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24 September 2014
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Summer in the Sixties
Summer in the Sixties logo

Summer in the Sixties



Summer in the Sixties kicks off on BBC FOUR on 5 June.

The Sixties was undoubtedly one of Britain's most fun, colourful and lively decades.

The world fell in love with The Beatles and the Stones, TV went colour, mini skirts and Mini Coopers were all the rage, England won the 1966 football World Cup and pop and performance art turned the art scene upside down.

This was the permissive decade when the contraceptive pill became available, homosexuality laws were liberalised, Lady Chatterley's Lover won a famous obscenity trial and Private Eye and Oz magazine rattled the cage of authority.

Scratch beneath the surface of the Sixties though and the reality of life during the era wasn't as rosy as collective memory recalls.

Racism was still rife, many homosexuals lived in fear, huge strides were still to be made in women's rights and war and third world poverty were as big an issue as ever.

For Summer in the Sixties, airing this June, BBC FOUR revisits the era to take a look at the truth and the reality of the Sixties; to celebrate and reanalyse key historical and cultural moments of the decade and to give viewers a great big slice of these psychedelic, creative and turbulent times.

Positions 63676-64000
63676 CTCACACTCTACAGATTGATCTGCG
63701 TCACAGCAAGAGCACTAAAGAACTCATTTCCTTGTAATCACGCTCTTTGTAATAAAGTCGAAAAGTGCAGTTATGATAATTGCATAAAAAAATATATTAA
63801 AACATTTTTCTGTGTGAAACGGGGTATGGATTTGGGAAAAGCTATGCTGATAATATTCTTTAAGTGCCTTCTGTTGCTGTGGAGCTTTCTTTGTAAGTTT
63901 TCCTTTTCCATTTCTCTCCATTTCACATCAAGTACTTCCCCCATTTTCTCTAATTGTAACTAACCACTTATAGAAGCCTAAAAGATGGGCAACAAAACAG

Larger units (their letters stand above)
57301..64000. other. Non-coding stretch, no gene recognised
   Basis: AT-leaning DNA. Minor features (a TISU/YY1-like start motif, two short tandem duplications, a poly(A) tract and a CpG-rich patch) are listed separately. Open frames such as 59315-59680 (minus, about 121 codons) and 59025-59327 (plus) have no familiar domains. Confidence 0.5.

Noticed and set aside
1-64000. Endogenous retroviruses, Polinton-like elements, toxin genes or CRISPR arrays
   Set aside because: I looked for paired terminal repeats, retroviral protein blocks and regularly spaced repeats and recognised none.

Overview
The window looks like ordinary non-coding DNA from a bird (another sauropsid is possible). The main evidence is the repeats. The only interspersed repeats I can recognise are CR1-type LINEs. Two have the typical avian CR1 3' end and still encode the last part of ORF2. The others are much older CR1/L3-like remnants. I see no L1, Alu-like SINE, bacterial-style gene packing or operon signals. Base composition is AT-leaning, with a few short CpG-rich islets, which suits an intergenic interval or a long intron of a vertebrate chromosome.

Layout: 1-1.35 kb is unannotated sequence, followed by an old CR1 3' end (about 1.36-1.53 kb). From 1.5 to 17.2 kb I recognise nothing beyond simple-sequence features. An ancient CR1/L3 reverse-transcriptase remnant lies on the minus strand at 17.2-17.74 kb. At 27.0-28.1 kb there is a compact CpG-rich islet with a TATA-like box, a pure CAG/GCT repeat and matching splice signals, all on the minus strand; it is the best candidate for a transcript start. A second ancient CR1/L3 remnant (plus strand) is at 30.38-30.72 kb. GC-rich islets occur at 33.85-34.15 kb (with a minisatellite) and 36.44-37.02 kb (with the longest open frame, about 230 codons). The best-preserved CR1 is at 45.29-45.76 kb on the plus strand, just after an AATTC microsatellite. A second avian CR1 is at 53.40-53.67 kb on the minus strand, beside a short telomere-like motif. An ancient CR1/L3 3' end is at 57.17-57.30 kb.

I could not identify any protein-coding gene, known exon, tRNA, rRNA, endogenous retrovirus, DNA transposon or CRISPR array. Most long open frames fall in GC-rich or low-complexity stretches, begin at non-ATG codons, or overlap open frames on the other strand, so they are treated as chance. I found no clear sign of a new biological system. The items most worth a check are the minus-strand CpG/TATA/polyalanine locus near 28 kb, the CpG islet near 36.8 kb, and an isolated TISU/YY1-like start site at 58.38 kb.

Summer in the Sixties is BBC FOUR's biggest season ever and covers art, music, style, drama, TV, politics, sport and film.

Fantastically broad-ranging, the season offers everything from classic programmes like the whole series of The Prisoner

to films such as Alfie and A Hard Day's Night to brand new documentaries exploring themes such as the truth behind the 'golden age' of television, gay rights in the era and issues of race.

At the heart of the season is a brand new documentary series, Art and the 60s, accompanied by a major new exhibition at Tate Britain.

This series tells the extraordinary story of London's art world and the radical new movements, and artists that were born from it.

For Roly Keating, Controller of BBC FOUR, "The 1960s are the decade that just won't fade away. It's striking how much the UK's contemporary music, art and design - not to mention our politics and social attitudes - are directly influenced by the revolutions of that turbulent and creative decade.

"The more we understand the 1960s, the better we'll understand where we are today."

Art and the 60s: This Was Tomorrow

Tate Britain, 30 June - 26 September 2004

Public information number: 020 7887 8008

Many icons of 1960s art will feature in a major exhibition at Tate Britain opening on 30 June 2004.

Art and the 60s explores new departures in art in Britain in the seminal years following 1956, a period of seismic change in British culture.

The exhibition will include some of the best-known artists of the last fifty years, among them David Hockney and Richard Hamilton, Peter Blake and Bridget Riley, as well as influential but less widely celebrated figures of the period such as John Latham, Liliane Lijn and Gustav Metzger.


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